Doom 3 BFG: As Fun As You Recall, Regardless of the Flashlight

Rushing through Hell for the first time in many years was exhilerating in all the ways I’d remembered. Monsters teleported in all around me in waves, and though the level didn’t really amount to being much more than a series of rooms and arenas with a bunch of huge guys in them, it was still a consistently tight experience. The classic model of Doom 3 and the brand of shooters it represents are fun, even if the enemy AI generally does little more than drive straight for you, firing rockets. Staying clear of imminent death is still quite a bit of fun.

The Hell level had me working through four major areas. The first was a wide-open arena-type area in which enemies zapped in through a series of portals in waves. Things started small and ramped up significantly, and I found it significant that each section of the level is balanced in such a way that it throws a different challenge at you, and then ramps that challenge over time until you’ve cleared the room or area. By the end, I was fighting the big Cthulhu-like squid demons with rocket launcher hands and a half-mechanical arachnid that I only vaguely remembered dismembering me a decade ago.

A number of alterations have been made for BFG, Willits said during an interview with Game Front, and at face value they sound as if they would make the game easier. When we asked Willits if that was the case, however, he opted for the phrase “less frustrating.” That’s probably a more accurate depiction, all told — Willits said that the whole game has been brightened somewhat, that each map has been tweaked slightly to remove certain moments that were less than fun.

“Like John [Carmack] said [during the QuakeCon 2012 keynote], we went through every single map, all 46 maps, and made sure there wasn’t anything stupid in them,” said Willits. “And there was some stupid s–t that we had in Doom 3, which we fixed. In one of the maps we had the staircase fall out behind you and we spawned in two imps. And we thought, “Wait, this is dumb.” So we said, “Let’s not drop the staircase.” There were a couple missions that had like 10 lost souls that came flying at you. We thought, “This is not fun.” We got rid of some monster closets, but we kept most of them in. The health stations. Not every health station was 100 percent. Some were like 23. And we were like, “Why’d we do this? This is dumb.”

Checkpoint saving has been added as well, and minor design decisions have been altered with the benefit of hindsight. The result is a more taut, action-oriented horror experience, especially when the removal of the choice between gun and flashlight is pitched in to the mix. But during my time with the Lost Mission, I never felt like id had pulled punches for the reworking of the game. Ammo is more plentiful, for example, but that’s really a relative statement. Ammo is more plentiful, yes; is it plentiful, though? No. And in fact, I found myself nearing empty with all my weapons by the end of the level. Hopefully, such considerations remain in the actual release and the level wasn’t too badly tweaked for the sake of journalists. We know that checkpoints will be added to the game even though there were none in the press demo, for example.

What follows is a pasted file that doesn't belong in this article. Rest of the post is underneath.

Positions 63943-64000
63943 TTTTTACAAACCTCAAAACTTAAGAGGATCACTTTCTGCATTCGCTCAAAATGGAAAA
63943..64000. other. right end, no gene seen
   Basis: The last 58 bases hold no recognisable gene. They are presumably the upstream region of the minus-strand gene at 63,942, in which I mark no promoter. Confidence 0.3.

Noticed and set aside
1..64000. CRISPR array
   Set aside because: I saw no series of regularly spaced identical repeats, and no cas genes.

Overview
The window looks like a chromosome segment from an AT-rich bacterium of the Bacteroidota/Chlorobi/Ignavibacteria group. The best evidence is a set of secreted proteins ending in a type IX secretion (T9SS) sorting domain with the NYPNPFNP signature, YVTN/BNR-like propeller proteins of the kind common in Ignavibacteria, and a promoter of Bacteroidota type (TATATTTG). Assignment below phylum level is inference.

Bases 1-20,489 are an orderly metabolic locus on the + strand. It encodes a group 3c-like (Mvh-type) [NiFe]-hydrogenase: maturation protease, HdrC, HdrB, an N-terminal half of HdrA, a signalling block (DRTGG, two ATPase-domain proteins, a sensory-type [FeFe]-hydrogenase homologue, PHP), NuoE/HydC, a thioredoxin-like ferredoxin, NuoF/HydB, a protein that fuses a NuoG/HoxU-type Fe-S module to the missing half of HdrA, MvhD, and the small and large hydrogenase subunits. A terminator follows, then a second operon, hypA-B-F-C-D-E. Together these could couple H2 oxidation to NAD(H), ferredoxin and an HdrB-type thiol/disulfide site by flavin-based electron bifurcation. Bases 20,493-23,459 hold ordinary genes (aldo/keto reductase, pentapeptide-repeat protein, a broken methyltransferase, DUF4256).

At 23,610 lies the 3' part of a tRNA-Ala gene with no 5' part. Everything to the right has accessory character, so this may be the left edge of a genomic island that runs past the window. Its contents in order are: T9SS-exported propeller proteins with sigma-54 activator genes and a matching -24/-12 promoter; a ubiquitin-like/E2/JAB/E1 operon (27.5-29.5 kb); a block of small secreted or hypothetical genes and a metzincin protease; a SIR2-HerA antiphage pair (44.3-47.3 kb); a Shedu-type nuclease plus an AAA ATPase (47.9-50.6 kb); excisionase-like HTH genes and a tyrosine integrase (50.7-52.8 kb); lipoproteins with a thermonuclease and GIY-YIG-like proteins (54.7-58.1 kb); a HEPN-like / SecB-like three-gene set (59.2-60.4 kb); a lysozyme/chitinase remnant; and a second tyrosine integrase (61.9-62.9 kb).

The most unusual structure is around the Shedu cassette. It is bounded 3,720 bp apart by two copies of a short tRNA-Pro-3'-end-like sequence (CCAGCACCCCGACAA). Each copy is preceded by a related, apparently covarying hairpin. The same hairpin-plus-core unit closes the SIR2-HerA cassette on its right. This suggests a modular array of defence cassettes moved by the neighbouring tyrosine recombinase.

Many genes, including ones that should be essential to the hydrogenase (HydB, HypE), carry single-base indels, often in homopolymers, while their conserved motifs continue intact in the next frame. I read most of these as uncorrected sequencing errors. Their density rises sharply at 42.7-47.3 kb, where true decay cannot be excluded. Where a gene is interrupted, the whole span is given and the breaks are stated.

There are a lot of other improvements to Doom 3 in the package, as well. Apart from generally being less mean to players, the game looks pretty great with its graphical retouching, despite its age. Also remarkable is how great-looking the 3-D conversion is in the BFG Edition. I’m not one for 3-D in the vast majority of cases, but I’ll be damned (get it?) if I wasn’t impressed — and if a rocket smacking “me” in the face didn’t make actual me jump a little.

Despite being notified that Doom 3 would be moving away somewhat from its more horror-like underpinnings (or at least my nostalgic memories of such from back in college), my time with the new version left me very optimistic about what id has done to update the game. It looks good, it plays well, and most importantly, it reminds us of a time when shooters were simpler, but perhaps less homogeneous. Sometimes, it’s okay for players to wind up in Hell for a bit, where there are no chest-high walls.

Follow Hornshaw and Game Front on Twitter: @philhornshaw and @gamefrontcom.

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4 Comments on Doom 3 BFG: As Fun As You Recall, Regardless of the Flashlight


On August 14, 2012 at 7:44 am

Tim Willits = fail! Take your Rage back criminal!
Glad to see id software destroying the Doom franchise forever.


On September 3, 2012 at 3:22 am

“The result is a more taught” — did you mean “taut”? “Taught” is the past participle of “to teach”; “taut” is a synonym for “tense” or “tight”.


On September 3, 2012 at 8:38 am

Doom 3 is a bad joke, Rage is a very bad joke, what’s next Doom 4 (next Doom game) being an absolute pile of trash?

Phil Hornshaw

On September 3, 2012 at 9:14 am


Yuuup. Thanks, typo corrected.